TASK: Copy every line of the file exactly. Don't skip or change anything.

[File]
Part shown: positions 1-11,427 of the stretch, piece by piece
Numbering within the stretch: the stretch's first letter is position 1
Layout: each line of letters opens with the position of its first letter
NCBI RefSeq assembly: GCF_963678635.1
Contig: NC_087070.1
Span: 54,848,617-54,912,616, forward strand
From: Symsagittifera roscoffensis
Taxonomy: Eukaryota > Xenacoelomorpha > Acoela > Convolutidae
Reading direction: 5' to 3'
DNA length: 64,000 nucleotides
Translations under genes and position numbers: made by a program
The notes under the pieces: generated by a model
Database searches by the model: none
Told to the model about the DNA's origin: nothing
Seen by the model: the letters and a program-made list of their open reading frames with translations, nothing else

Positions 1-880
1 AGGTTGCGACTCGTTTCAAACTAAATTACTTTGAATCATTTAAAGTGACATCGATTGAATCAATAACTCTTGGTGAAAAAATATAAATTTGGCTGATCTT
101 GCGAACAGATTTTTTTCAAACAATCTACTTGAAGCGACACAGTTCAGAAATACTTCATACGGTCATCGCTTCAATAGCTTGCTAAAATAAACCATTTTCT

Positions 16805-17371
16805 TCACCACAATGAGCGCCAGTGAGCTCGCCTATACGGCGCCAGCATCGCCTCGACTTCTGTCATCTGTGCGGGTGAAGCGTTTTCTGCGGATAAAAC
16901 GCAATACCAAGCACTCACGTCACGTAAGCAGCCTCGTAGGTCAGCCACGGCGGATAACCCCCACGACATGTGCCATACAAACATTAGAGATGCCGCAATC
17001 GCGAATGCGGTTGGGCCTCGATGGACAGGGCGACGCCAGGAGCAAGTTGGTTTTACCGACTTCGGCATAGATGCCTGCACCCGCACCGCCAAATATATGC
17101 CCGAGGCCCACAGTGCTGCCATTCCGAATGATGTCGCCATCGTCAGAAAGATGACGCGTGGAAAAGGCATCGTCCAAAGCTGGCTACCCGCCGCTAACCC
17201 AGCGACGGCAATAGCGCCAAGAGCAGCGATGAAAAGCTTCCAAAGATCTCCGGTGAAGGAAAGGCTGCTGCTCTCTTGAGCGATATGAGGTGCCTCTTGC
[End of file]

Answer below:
Part shown: positions 1-11,427 of the stretch, piece by piece
Numbering within the stretch: the stretch's first letter is position 1
Layout: each line of letters opens with the position of its first letter
NCBI RefSeq assembly: GCF_963678635.1
Contig: NC_087070.1
Span: 54,848,617-54,912,616, forward strand
From: Symsagittifera roscoffensis
Taxonomy: Eukaryota > Xenacoelomorpha > Acoela > Convolutidae
Reading direction: 5' to 3'
DNA length: 64,000 nucleotides
Translations under genes and position numbers: made by a program
The notes under the pieces: generated by a model
Database searches by the model: none
Told to the model about the DNA's origin: nothing
Seen by the model: the letters and a program-made list of their open reading frames with translations, nothing else

Positions 1-880
1 AGGTTGCGACTCGTTTCAAACTAAATTACTTTGAATCATTTAAAGTGACATCGATTGAATCAATAACTCTTGGTGAAAAAATATAAATTTGGCTGATCTT
101 GCGAACAGATTTTTTTCAAACAATCTACTTGAAGCGACACAGTTCAGAAATACTTCATACGGTCATCGCTTCAATAGCTTGCTAAAATAAACCATTTTCT

Positions 16805-17371
16805 TCACCACAATGAGCGCCAGTGAGCTCGCCTATACGGCGCCAGCATCGCCTCGACTTCTGTCATCTGTGCGGGTGAAGCGTTTTCTGCGGATAAAAC
16901 GCAATACCAAGCACTCACGTCACGTAAGCAGCCTCGTAGGTCAGCCACGGCGGATAACCCCCACGACATGTGCCATACAAACATTAGAGATGCCGCAATC
17001 GCGAATGCGGTTGGGCCTCGATGGACAGGGCGACGCCAGGAGCAAGTTGGTTTTACCGACTTCGGCATAGATGCCTGCACCCGCACCGCCAAATATATGC
17101 CCGAGGCCCACAGTGCTGCCATTCCGAATGATGTCGCCATCGTCAGAAAGATGACGCGTGGAAAAGGCATCGTCCAAAGCTGGCTACCCGCCGCTAACCC
17201 AGCGACGGCAATAGCGCCAAGAGCAGCGATGAAAAGCTTCCAAAGATCTCCGGTGAAGGAAAGGCTGCTGCTCTCTTGAGCGATATGAGGTGCCTCTTGC